as the volume is reduced.
It will be observed that except
during 2-3, pressure also
needs to be increased for
executing this process in a
quasi-equilibrium manner.
During 1-2 you 4-5 (not
during 2-3-4)
2
1
Shows isotherms on
P-v diagram
The critical state: recapitulation
• At the critical state (Tc, Pc),
saturated liquid and
saturated vapor states are
identical (SLL intersects
SVL).
• Increasing/decreasing
pressure at a given
temperature leads to
condensation/evaporation
only if a state lies below the
critical isotherm.
Phase change processes
Critical properties of common fluids
•
Water/steam:
•
Refrigerant 134a or R134a or 1,1,1,2-Tetrafluoroethane in your “freeze”:
•
Nitrogen:
– CP: 374o C (647.1 K), 22 Mpa (~more than 200 atm)
at which specific volume 0.003106 m3/kg (~three times less dense than @ STP)
– BP at atmospheric pressure (101.325 kPa): 100o C (1 atm)
–
–
CP: 101o C, 4 Mpa (~40 atmosphere)
BP at atmospheric pressure : -26o C, 101.325 kPa (1 atm)
– CP: -147o C, 3.4 MPa
– BP at atmospheric pressure : -196o C
• Carbon-dioxide:
•
•
– CP: 31.05oC ,7.39 Mpa (CO2 is not a “gas” in Delhi for six months, i.e. Apr-Sept)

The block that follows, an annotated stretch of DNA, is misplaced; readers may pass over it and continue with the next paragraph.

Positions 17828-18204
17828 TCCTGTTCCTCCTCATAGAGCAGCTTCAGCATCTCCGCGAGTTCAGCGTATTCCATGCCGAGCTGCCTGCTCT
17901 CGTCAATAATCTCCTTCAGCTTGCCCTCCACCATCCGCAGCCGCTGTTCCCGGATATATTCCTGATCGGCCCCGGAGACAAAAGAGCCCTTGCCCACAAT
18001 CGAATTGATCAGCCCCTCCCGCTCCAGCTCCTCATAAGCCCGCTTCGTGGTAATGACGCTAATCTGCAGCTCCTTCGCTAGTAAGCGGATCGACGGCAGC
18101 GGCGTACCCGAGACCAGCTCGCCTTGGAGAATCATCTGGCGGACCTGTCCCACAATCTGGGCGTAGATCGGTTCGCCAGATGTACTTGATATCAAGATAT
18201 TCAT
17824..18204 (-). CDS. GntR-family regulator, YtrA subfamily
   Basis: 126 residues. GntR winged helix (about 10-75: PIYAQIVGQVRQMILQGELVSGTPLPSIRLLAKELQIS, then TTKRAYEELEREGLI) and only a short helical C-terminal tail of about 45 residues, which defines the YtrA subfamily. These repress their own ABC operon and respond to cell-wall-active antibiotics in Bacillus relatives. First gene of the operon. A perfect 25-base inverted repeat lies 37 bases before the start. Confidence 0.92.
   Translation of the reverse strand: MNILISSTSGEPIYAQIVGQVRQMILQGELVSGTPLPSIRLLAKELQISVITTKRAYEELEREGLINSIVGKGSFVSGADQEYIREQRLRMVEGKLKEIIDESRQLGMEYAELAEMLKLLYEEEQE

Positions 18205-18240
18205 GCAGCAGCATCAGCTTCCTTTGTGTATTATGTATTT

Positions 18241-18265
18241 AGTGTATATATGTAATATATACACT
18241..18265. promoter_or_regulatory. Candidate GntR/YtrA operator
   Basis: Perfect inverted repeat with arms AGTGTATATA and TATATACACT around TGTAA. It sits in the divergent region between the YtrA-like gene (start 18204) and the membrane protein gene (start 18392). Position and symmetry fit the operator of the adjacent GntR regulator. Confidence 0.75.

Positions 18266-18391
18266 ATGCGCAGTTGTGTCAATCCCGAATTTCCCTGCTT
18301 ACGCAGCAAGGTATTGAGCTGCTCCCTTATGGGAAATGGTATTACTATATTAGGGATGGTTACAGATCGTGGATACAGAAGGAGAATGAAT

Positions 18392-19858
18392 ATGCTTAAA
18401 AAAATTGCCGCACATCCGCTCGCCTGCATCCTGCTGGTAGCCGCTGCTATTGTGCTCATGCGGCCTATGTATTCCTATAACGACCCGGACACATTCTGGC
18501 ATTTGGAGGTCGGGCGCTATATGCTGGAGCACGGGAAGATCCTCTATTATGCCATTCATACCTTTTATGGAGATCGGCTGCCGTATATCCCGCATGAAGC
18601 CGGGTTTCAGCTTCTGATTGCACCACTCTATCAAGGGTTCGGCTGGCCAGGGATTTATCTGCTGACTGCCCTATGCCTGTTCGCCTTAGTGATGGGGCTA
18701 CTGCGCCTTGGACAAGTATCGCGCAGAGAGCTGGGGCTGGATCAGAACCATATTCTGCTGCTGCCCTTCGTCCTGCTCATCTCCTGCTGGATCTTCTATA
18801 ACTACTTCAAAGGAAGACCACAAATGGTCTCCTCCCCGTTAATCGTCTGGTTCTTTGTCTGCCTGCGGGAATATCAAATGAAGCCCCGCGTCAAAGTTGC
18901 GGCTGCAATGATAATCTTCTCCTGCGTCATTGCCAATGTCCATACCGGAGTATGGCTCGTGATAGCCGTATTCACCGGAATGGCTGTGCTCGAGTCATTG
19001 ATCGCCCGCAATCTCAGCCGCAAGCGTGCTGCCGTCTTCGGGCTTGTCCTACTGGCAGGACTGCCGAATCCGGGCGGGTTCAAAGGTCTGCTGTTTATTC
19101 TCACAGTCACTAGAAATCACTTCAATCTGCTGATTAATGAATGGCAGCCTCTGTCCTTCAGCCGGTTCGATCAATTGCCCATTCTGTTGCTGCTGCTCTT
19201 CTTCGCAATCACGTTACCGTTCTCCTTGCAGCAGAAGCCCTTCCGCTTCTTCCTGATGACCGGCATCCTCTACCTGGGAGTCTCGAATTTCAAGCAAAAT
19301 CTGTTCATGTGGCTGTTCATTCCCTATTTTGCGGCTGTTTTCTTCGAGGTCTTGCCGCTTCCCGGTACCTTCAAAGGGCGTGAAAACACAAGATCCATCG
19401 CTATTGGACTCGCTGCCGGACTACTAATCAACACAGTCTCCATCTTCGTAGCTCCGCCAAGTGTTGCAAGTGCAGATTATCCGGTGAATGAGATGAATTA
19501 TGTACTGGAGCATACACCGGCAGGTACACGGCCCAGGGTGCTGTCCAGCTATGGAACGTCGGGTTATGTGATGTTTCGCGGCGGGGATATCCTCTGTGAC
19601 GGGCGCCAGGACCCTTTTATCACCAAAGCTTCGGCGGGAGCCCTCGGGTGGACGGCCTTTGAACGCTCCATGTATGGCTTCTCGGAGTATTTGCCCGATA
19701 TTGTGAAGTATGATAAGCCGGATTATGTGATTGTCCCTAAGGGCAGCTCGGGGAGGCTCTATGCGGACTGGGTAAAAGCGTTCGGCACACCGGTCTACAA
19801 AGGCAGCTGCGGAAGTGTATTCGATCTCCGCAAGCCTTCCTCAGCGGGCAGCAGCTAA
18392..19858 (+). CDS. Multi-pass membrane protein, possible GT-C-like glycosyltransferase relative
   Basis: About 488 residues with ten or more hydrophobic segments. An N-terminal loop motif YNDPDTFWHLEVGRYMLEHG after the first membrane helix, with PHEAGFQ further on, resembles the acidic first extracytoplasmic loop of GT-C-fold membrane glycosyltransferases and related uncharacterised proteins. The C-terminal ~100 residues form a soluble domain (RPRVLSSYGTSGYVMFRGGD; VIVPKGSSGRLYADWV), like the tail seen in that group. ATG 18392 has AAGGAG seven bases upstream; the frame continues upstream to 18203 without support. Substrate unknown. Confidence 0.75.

– BP at atmospheric pressure: -78.5oC
Table A.1 (Tc,Pc,vc)
How far a state is away from critical point?
Curious facts:
•
•
Critical isotherm and the gas-vapor nomenclature
Supercritical fluidsT>Tcr and P>Pcr
Principle of corresponding states (van der
Waal, 1880)
• Reduced temperature: Tr=T/Tc
• Reduced pressure: Pr=P/Pc
• Reduced volume: vr=v/vc
Regardless of the substance, there is a
universal equation of state connecting the
reduced co-ordinates. So, thermodynamic
states of different substances “correspond”.
“my equation of state
has a universal form
which can be identified
by its predicted
behavior at critical
point”
Can be stated as:
v r  f ( Pr , T r )
“Other equation of states
might also be given similar
universal forms by the same
procedure”.
Principle of corresponding states (van der
Waal, 1880, continued)
• Correspondence means the same reduced co-ordinates should
mean the sameness of a third reduced property such as reduced
volume.
• Compressibility factor is an important reduced property given by:
Z 
PV
RT
•
 Z0
Pr V r
Tr
Z signifies departure from ideal gas behavior. More discussion on
significance in notes.
• Principle of corresponding states: All fluids when compared at the
same Tr and Pr have the same Z and deviate from the ideal gas
behavior to about the same degree.